We seem to find a lot of excuses to make cake around here. Especially cake involving color and generous amounts of sprinkles.
Daphne, who turned three last month, finally moved from our bed to her own big girl bed (this transition was a tad overdue). In talking up the move, I told her we would have to celebrate once we set up her new bed, and she, of course, took that to mean there would be cake.
So, yes, there was cake.
Daphne took the cake selection process very seriously and discussed possible kinds at every opportunity. Should she have a three layer cake? Maybe one with a different flavor for each layer? A chocolate cake? Or a chocolate chip cake like she had baked for her birthday?
But she kept coming back to a rainbow cake, so a rainbow cake it was.
We all donned aprons (and Daphne did the Rainbow Cake Dance).
We mixed the batter and added food coloring to create red, orange, yellow, green, blue, and purple. As you can see from the bowl sizes, we mixed decreasing amounts of batter for each color. The recipe is the yellow layer cake recipe from Baking Illustrated (by the Cook's Illustrated editors)—the second most-used cookbook in our house after The Best Recipe (by the same folks). I'll include it below.
Instead of creating a layer cake as we had done before, though, I thought it would be fun to try to make each slice actually look like a curved rainbow. So we spread our colored cake batter in a bundt pan. I pulled each layer up the sides, which turned out to be completely unecessary because the layers closed in at the top. Instead I would just create a flat layer for each successive color but keep each new color closer to the center of the pan space. Does that make sense?
By the way, I thought this was such a unique idea, but I just googled "rainbow bundt cake" and see that it is not so unique. Oh well.
Here's the rainbow bundt cake, straight out of the oven. See how the red closed in at the top?
I asked Daphne if it smelled like a rainbow.
We used a cream cheese frosting, just because it was quick and easy to make and we had all the ingredients on hand. It was perfect. And, of course, it forms a lovely base for the requisite rainbow sprinkles.
And the candles? Well, Daphne insisted they were necessary. We lit them and sang a Happy New Bed song to the tune of Happy Birthday.
The candles were blown out, with a little help from big sis who is now sharing her room and has been wonderful during the (ongoing) transition.
The cake was sliced and served to the appropriate oohs and ahs.
And we declared that it mostly looked like a real rainbow. And that it was delicious.
Yellow Layer Cake
From Baking Illustrated: The Practical Kitchen Companion for the Home Baker by the Editors of Cook's Illustrated Magazine
Note: I modified the recipe below only to turn it into a rainbow bundt cake; but otherwise typed it out exactly (even though I don't own a standing mixer and almost never sift flour).
Serves 8 to 10
1 3/4 cups (7 ounces) plain cake flour, sifted, plus more for dusting the pans
4 large eggs, at room temperature
1/2 cup whole milk, at room temperature
2 teaspoons vanilla extract
1 1/2 cups (10 1/2 ounces) sugar
2 teaspoons baking powder
3/4 teaspoon salt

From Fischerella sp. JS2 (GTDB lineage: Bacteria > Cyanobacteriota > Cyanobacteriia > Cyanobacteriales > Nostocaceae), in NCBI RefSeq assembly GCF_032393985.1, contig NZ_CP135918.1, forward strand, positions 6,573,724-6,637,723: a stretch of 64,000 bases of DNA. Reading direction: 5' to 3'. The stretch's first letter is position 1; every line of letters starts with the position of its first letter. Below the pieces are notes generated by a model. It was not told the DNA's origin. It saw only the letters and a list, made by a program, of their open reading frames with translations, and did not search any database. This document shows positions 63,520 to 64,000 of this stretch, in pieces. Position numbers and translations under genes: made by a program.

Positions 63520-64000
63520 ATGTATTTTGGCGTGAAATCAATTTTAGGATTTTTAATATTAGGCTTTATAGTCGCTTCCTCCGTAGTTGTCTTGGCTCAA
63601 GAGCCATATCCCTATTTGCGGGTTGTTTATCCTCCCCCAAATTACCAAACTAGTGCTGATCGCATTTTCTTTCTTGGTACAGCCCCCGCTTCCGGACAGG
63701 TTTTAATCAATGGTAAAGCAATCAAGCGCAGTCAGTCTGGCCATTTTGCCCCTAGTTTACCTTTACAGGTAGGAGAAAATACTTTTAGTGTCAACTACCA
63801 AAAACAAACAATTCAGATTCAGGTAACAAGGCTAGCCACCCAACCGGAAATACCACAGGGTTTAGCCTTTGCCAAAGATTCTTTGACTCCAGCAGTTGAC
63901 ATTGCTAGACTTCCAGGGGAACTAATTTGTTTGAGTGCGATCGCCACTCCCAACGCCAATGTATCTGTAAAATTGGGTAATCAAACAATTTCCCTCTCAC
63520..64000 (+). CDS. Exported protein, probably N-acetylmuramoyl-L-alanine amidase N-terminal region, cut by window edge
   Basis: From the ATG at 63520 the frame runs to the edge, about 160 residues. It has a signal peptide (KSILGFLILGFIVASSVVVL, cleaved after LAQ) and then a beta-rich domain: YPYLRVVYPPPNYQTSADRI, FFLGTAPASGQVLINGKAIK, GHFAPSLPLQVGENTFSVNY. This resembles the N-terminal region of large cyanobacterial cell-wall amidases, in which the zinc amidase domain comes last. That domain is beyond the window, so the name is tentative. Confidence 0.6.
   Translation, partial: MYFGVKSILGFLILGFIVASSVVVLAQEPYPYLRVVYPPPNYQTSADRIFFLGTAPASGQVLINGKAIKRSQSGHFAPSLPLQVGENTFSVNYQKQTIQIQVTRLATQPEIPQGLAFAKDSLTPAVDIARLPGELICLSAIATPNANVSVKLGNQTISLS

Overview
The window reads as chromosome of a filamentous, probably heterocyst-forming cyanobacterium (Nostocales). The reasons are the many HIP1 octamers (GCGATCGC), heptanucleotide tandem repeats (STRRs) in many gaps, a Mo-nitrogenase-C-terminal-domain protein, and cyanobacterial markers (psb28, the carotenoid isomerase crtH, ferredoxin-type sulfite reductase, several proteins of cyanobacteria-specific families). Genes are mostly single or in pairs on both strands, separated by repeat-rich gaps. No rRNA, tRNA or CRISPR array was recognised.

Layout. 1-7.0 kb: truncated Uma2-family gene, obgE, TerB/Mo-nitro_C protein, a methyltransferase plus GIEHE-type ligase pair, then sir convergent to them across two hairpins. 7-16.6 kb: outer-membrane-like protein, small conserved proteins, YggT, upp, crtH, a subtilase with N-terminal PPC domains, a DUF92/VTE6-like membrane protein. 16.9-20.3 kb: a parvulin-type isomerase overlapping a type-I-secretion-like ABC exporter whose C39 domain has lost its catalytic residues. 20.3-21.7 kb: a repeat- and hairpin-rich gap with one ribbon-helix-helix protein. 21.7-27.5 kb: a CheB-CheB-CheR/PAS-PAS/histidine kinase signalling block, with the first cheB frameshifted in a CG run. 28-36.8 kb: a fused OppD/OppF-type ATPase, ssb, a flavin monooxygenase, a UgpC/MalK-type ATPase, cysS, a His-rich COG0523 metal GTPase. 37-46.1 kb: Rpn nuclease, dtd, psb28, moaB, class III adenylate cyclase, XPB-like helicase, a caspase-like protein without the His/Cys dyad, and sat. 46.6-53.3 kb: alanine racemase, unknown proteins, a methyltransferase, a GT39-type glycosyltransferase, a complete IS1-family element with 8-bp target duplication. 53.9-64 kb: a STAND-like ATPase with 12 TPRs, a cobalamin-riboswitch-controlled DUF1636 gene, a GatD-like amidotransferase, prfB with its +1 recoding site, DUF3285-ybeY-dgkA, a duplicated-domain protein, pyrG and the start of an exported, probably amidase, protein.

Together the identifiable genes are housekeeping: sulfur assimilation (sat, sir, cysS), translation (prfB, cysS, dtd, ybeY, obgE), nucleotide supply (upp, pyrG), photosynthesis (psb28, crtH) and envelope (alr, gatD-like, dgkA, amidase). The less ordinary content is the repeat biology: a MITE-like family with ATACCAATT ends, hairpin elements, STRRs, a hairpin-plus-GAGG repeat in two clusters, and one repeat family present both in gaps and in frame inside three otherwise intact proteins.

16 tablespoons (2 sticks) unsalted butter, softened but still cool, cut into 16 pieces
1. Adjust an oven rack to the lower-middle position and heat the oven to 350 degrees. Generously grease a large bundt pan and dust with flour, tapping out the excess.
2. Beat the eggs, milk, and vanilla with a fork in a small bowl; measure out 1 cup of this mixture and set aside. Combine the flour, sugar, baking powder, and salt in the bowl of a standing mixer. Beat the mixture at the lowest speed to blend, about 30 seconds. With the mixer still running at the lowest speed, add the butter 1 piece at time; mix until the butter and flour begin to clump together and look sandy and pebbly, with pieces about the size of peas, 30 to 40 seconds after all the butter is added. Add the reserved 1 cup of egg mixture and mix at the lowest speed until incorporated, 5 to 10 seconds. Increase the speed to medium-high and beat until light and fluffy, about 1 minute. Add the remaining egg mixture (about 1/2 cup) in a slow steady stream, taking about 30 seconds. Stop the mixer and scrape the sides and bottom of the bowl with a rubber spatula. Beat at medium-high speed until thoroughly combined and the batter looks slightly curdled, about 15 seconds.
3. Divide the batter between 6 bowls, with slightly less in each successive bowl. Use food coloring to dye each bowl of batter red, orange, yellow, green, blue, and purple. Spread the red batter around the bottom of the bundt pan. Add the orange batter next, making it a narrower strip inside the red batter. Add the yellow, keeping it inside the orange batter so that now you see the yellow batter with stripes of orange and red batter on either side. Continue with green, blue, and finally, purple. Bake until a thin wood skewer inserted in the center comes out clean, about 40 minutes (The time for the layer cake baked in two cake pans is 20-25 minutes. I started checking the bundt cake at 30 minutes, but it took a full 40 minutes before it was cooked through.) Cool on a wire rack for 10 minutes. Invert the cake on the wire rack, jiggling a bit to loosen. Cool completely before icing.
4. Frost the cake (we mixed 4 ounces cream cheese, 2 tablespoons butter, and 2 cups of powdered sugar in a food processor to create a quick frosting). Cut the cake into slices and serve.